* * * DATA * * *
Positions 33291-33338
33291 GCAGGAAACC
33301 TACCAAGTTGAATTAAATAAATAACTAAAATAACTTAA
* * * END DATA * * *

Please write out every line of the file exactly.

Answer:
Positions 33291-33338
33291 GCAGGAAACC
33301 TACCAAGTTGAATTAAATAAATAACTAAAATAACTTAA